Implications for trademark policy? First, insofar as TMs influence consumer decisionmaking as a result of marketing, the economic function of TMs isn’t a simple transfer of information provision from high-cost collectors (consumers) to low-cost providers (producers). Instead there’s also rent-seeking: familiarity has a payoff. Marketers are taking advantage of this feature of consumer psychology to obtain a higher brand premium without providing their part of their bargain: the information.

The variability across industries suggests we can’t base conclusions on purely theoretical foundations or a priori reasoning. Individual TM situations matter.

Mark Lemley: Can’t this be fit into search costs framework? True that ads drive

brand loyalty in nonrational ways dealing with a particular product. But is brand loyalty not rational in the long term, and information cost-forcing as well? I establish brand loyalty by buying the product and liking it, or people say good things, or I see it and it looks cool—all of which may have product/info-forcing incentives.

A: True perhaps of brand loyalty, but not of recognition/awareness, which is a separate driving factor. W/r/t whether those decisions line up in the long run with search costs, that may be true, but that’s an apology for the search costs model rather than an argument in favor—search costs model is wrong, but policy implications may be the same. Maybe, but given empirical variation across industries, that shouldn’t be enough.

Q: Rational if you want to minimize risk; following familiarity is a way to minimize risk.

A: This turns out to be signalling theory in ad theory: investment in ads is a signal. But does that justify TM protection? It may be that there’s a correlation to consumer decisionmaking, in which case that gets us close enough to a welfare-maximizing policy. But familiarity is sticky. Even if there is some discrepancy between familiarity and actual experience, the willingness to depart from the heuristic is inefficiently less—less than it would be if we were acting rationally.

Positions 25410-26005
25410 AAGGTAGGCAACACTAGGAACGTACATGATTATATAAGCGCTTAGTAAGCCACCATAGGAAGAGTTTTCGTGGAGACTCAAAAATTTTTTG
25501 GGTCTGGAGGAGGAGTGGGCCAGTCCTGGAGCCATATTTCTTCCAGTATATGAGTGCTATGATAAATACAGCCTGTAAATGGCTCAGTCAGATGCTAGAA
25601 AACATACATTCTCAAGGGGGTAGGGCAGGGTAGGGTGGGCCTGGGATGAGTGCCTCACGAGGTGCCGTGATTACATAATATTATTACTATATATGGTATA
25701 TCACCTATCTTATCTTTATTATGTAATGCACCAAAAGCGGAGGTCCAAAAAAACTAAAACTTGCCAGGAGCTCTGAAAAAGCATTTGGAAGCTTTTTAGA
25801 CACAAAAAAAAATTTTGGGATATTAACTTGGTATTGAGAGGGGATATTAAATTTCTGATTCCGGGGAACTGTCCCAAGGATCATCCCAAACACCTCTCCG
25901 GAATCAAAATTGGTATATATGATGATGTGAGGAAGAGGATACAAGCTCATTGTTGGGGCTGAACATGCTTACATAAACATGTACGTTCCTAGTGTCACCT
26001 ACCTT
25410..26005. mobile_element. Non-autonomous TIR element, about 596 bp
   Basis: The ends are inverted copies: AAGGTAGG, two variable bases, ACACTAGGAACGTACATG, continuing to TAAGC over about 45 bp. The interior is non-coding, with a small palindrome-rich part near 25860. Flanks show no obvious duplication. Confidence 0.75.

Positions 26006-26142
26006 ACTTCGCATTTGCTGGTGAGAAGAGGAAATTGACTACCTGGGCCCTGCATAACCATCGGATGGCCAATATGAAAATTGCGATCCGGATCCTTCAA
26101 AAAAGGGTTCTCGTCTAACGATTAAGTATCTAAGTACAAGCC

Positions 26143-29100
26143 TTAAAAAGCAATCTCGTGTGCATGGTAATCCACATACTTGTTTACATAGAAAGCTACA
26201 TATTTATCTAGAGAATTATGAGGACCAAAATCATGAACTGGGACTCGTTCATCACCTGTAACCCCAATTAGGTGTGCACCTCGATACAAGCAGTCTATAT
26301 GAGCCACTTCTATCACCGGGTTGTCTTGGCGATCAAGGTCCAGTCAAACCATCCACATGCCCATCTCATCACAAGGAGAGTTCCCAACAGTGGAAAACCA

My version of the reaction: I don’t think this paper can avoid engaging the debate about advertising generally. What if brand familiarity/awareness arises from quality/justified success? See in particular the law & econ defense of ad expenditures as reproductive fitness indicators: I can afford to advertise, thus I am a reliable brand. More broadly, you may have to engage with whether heuristics are efficient to hold the position taken by the paper.

Laura Heymann

Naming, Identity and Trademark Law

Part of larger focus on attribution. We want recognition as the source of our creative efforts, and thus attribution can function much like TM in providing consumers information about source. There are concerns with using TM to deal with attribution; broadening TM may further expand an already overexpansive doctrine. Also, we think of names as part of identity, and it feels a little unsavory to bring that into the commercial marketplace. We in the US ask “who are you?” not “what are you called?” as other languages often do—strong connection between name and identity.

The law, however, has treated the adoption and changing of personal names and the adoption and changing of TM very similarly, in a functional way. This provides reason to think of attribution in TM sense.

Instance of changing name to signal change in identity: When ValuJet flight crashed into the Florida everglades, and the company reemerged as AirTran. Breaking a negative connection; the law allows this. Or maintaining a name, but changing the characteristics—the law tolerates a fair amount of this as well. E.g., selling used/reconditioned goods.

Both regimes developed similarly. Personal names have both denotative and connotative functions—shorthand for a bundle of associations attached to a person. Likewise with trademarks. Names can also indicate gender, nationality, age (Agnes v. Britney), region. We’ve all seen studies where names make a difference in how resumes are evaluated. Names need not be unique—we can tolerate duplicates, like we tolerate multiple Deltas, as long as we can get the right person from the context.

Meaning is made by consumers: the associations are made by others, not by the named person.

The power of names: G.W. Bush liked to give nicknames to reporters; this was an exercise of power. Likewise over history various people have been forced to accept various new names.